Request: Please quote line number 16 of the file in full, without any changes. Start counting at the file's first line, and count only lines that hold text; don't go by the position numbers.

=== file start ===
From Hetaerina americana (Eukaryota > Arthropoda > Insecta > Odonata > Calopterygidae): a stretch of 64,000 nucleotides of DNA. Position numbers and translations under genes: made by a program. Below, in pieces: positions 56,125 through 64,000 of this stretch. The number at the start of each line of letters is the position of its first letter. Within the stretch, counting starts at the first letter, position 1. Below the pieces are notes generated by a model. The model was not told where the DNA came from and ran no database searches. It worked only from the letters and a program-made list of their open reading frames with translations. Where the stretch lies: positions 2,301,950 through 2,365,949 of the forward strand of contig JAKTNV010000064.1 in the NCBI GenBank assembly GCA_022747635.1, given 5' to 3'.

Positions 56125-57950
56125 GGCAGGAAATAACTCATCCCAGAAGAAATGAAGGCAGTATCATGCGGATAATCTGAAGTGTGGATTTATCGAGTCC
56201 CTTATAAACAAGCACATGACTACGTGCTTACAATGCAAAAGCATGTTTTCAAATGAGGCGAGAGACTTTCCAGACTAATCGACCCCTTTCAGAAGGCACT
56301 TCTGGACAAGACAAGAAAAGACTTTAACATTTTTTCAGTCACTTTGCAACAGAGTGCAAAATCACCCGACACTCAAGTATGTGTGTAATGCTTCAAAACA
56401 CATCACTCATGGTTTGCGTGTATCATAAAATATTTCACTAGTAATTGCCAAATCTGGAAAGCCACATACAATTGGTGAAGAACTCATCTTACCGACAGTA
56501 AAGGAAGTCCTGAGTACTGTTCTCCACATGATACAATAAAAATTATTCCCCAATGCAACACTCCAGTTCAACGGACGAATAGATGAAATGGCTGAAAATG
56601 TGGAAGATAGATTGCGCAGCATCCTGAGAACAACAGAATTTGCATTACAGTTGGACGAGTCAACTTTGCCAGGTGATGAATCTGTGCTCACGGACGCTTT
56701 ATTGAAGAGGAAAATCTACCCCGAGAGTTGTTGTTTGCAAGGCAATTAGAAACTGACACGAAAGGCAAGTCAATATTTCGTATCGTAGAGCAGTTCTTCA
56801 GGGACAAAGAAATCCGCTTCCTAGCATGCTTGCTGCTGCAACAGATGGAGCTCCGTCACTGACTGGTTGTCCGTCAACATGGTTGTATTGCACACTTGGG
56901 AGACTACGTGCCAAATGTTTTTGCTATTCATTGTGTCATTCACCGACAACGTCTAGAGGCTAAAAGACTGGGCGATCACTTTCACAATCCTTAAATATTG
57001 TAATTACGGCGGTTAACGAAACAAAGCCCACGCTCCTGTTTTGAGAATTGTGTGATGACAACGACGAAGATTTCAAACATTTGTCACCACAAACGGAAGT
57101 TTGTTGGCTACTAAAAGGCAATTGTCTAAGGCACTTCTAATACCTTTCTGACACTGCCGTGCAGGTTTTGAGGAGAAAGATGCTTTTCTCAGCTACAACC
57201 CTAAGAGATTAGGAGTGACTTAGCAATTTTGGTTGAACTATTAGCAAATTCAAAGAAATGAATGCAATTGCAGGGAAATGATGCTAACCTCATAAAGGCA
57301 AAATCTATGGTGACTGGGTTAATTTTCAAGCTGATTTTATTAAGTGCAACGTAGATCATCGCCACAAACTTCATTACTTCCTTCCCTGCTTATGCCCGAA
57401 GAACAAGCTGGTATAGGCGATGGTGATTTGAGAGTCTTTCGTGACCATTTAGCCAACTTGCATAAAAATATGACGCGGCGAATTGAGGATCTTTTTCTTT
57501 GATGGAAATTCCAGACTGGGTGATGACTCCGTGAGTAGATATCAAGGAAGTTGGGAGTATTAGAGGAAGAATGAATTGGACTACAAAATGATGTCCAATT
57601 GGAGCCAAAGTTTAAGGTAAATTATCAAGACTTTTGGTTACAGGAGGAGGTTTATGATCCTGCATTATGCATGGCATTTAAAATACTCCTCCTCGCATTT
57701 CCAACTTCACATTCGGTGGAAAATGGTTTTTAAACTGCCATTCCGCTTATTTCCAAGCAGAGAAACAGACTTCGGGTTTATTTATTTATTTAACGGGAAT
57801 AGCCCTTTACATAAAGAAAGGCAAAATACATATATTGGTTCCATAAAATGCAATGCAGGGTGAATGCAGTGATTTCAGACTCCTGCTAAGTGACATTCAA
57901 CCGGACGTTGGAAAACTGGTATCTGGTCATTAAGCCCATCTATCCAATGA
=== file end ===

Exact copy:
57401 GAACAAGCTGGTATAGGCGATGGTGATTTGAGAGTCTTTCGTGACCATTTAGCCAACTTGCATAAAAATATGACGCGGCGAATTGAGGATCTTTTTCTTT